present gerund and active participle
Read Online

present gerund and active participle

  • 881 Want to read
  • ·
  • 73 Currently reading

Published by Faber and Faber in London .
Written in English


  • Russian language -- Gerund.,
  • Russian language -- Participle.

Book details:

Edition Notes

Includes index.

StatementW.A. Morison.
SeriesStudies in Russian forms and uses
LC ClassificationsPG2311 .M6
The Physical Object
Pagination75 p. :
Number of Pages75
ID Numbers
Open LibraryOL5785821M
LC Control Number59048574

Download present gerund and active participle


  A gerund is a verb form ending in -ing that functions in a sentence as a noun. Although both the present participle and the gerund are formed by adding -ing to a verb, the participle does the job of an adjective while the gerund does the job of a noun. Compare the verbals in these two sentences:   The other tricky situation involves a gerund or present participle modifying a noun. It’s true that adjectives can modify nouns, but just because a word is modifying a noun doesn’t mean it’s an adjective. For example, “credit” is a noun, even in the compound noun “credit card.” So let’s take an example like “skiing vacation.”   The thing to remember is that ed is added to the verb to make a past participle, whereas ing is added to make the present participle. Gerund. Gerund is a word that is called a verbal and functions as a noun though it is a verb. This is achieved by adding ing to a verb. Take a look at the following examples to understand the function and purpose  › Home › Language › Grammar. How is the gerund formed? The gerund corresponds precisely to the present participle or the ing-form and is, therefore, formed according to the respective rules. You can easily remember to append the suffix ‘-ing ’ to the base form (infinitive) of the verb, which is valid for most of the verbs.A more detailed explanation, including exceptions, is described in the article formation of the

Present Active Participle: Thematic Verbs. Present active participles are built upon the PRESENT TENSE STEM. For – ω verbs, the thematic vowel ο is added before the ντ marker, producing the following pattern: present stem + οντ + adjective endings   A. Present participle B. Gerund. C. None of them D. Past participle. This beautiful painting has been done by Rashmi. A. Past participle B. Gerund. C. Present participle D. None of these. Frozen food should be examined before buying. A. Present participle B. The present participle is a participle that ends in ing. It can be used with the auxilliary verb 'to be' to form the continuous tense. It always takes the ‘ing’ form of the verb, even irregular verbs have an ‘ ing’ form, in fact virtually all English words that end with ‘ing’ are present :// The Present Active Participle (the "-ing") form is the only completely regularly inflected verb form in English. Every English verb, even the canonically irregular 'be', has such a form, produced simply by adding the -ing suffix to the infinitive root; there are no exceptions (except modal auxiliaries, which are defective in English)~jlawler/aue/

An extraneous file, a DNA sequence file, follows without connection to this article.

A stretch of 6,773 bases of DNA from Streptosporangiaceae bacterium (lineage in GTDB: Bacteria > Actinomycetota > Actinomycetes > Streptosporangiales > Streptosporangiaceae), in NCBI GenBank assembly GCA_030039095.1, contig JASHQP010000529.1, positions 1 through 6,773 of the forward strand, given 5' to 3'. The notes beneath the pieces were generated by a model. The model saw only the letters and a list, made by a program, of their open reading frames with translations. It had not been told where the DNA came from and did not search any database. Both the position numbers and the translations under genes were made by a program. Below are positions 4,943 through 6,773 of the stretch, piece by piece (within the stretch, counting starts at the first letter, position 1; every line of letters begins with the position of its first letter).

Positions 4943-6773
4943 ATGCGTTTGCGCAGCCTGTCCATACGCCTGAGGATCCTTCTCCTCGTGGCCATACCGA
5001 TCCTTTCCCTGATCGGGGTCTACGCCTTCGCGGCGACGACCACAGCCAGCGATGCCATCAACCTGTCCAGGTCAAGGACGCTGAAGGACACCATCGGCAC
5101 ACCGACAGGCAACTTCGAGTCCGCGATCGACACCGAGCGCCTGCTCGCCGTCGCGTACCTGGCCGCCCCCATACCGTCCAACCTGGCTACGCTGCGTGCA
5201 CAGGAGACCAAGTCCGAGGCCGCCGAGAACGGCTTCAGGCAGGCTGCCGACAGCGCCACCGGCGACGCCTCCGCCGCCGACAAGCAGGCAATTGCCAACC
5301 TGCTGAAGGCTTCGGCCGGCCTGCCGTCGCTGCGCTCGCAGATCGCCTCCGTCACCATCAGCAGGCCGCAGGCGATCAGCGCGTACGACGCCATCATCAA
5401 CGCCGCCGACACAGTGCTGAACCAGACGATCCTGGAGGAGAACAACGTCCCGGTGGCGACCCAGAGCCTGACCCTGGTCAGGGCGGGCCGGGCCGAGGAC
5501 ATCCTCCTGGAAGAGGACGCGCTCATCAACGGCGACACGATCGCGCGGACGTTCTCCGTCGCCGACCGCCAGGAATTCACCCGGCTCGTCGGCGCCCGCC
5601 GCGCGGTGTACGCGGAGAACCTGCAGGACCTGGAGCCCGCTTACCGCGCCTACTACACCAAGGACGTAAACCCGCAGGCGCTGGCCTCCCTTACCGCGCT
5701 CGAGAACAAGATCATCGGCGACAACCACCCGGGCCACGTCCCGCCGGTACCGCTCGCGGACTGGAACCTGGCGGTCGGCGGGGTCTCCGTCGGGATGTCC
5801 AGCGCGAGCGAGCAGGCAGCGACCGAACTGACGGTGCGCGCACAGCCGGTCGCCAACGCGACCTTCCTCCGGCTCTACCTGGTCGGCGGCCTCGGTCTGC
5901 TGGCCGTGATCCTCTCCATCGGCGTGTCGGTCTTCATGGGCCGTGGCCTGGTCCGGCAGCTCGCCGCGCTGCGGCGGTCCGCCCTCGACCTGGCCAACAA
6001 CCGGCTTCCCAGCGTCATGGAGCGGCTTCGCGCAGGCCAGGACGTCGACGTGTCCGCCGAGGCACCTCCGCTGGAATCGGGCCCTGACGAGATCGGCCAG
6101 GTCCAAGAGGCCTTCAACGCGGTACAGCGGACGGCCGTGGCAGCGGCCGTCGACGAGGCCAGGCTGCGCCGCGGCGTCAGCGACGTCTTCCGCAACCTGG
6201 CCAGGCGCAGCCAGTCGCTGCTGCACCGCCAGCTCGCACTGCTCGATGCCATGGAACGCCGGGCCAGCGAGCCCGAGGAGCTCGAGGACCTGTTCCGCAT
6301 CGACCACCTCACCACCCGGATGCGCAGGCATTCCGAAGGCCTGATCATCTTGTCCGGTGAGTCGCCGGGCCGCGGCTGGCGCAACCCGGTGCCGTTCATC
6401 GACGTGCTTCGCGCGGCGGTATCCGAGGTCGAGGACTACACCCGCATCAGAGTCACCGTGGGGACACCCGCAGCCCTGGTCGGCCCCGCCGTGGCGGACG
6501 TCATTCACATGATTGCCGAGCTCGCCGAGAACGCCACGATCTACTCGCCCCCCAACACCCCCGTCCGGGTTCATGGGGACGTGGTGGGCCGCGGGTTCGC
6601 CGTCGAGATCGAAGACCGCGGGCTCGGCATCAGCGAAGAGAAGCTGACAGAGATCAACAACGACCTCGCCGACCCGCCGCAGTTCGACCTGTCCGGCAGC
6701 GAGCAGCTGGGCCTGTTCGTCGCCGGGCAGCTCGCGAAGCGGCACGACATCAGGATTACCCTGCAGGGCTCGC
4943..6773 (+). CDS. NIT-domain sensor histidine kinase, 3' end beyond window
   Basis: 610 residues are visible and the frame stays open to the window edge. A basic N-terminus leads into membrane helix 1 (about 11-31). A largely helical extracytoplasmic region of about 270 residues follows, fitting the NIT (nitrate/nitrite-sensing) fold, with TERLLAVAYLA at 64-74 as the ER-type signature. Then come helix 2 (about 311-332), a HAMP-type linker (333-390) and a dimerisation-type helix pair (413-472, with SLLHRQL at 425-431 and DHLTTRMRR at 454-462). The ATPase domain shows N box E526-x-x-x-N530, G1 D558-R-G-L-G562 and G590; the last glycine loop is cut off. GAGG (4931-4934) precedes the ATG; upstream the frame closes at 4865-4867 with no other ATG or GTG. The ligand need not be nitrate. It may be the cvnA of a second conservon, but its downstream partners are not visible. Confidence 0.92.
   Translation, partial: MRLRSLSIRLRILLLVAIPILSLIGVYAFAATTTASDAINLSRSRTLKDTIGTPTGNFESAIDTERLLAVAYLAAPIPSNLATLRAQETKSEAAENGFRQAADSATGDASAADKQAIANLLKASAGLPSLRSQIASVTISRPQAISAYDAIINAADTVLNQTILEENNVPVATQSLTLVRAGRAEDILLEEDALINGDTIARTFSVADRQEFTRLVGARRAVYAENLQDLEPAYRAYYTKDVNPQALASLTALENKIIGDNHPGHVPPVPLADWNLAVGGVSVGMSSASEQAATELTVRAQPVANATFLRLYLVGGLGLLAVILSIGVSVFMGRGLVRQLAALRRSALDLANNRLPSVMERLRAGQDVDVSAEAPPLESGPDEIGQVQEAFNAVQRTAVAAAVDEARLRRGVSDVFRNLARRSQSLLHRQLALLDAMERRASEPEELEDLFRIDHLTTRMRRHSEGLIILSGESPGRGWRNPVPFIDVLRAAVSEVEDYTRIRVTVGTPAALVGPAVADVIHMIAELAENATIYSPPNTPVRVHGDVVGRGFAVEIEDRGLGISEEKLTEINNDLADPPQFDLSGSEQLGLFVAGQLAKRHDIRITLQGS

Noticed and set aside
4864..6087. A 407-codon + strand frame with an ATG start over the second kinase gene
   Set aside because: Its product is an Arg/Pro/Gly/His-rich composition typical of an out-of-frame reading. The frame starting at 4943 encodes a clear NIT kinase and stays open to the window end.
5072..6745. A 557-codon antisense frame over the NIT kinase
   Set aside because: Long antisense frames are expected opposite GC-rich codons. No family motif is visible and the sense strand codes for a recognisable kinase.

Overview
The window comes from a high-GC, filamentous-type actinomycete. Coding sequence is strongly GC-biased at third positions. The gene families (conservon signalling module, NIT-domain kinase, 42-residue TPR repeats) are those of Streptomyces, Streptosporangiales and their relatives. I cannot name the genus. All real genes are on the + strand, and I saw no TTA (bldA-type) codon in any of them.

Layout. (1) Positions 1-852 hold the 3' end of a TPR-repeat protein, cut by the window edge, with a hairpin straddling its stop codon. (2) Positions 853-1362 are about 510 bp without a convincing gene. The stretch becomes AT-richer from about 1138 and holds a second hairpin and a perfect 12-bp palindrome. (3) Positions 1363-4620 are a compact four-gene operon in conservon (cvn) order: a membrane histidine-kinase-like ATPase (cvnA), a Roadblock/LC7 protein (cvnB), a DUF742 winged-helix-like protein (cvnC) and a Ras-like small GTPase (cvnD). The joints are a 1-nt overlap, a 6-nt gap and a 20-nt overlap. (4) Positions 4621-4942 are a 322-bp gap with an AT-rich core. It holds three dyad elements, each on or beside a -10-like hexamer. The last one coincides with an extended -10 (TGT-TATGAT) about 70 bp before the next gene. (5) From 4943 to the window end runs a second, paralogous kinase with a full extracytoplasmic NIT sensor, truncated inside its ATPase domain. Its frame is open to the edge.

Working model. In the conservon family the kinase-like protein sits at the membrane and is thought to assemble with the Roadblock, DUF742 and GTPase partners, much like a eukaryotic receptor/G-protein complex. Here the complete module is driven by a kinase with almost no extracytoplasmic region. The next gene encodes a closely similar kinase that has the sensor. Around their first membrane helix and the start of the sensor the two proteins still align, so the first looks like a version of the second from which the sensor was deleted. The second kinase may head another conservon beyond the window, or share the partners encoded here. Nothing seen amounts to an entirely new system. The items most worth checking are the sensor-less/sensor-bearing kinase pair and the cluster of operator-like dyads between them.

Contoh gerund: One of my big dreams is studying aboard. (Salah satu mimpi terbesarku adalah belajar di luar negeri) Contoh present participle: The new novel is very interesting. (Novel baru itu sangat menarik) 4. Fungsi: Object of Preposition Contoh: She is looking forward to Hence Gerund is also called Verb-noun. Make a gerund is very easy, we only have to add -ing to the verb, just as with a present participle. (Read Gerund rules and uses) Examples. Organising an event is a huge   For others, we can use perfect gerund / infinitive forms to express the past. Perfect (Active) Gerund having + past participle The perfect gerund refers to a time before that of the verb in the main clause. However, it is only used if the time of the action expressed by the gerund is not obvious from the context ()   ACTIVE to see seeing to have seen having seen PASSIVE to be seen being seen to have been seen having been seen PERFECT INFINITIVE: to have + past participle (a) The snow seems to have stopped. The event expressed by a perfect infinitive or perfect gerund happened before the time of the main verb. In (a): The snow seems now to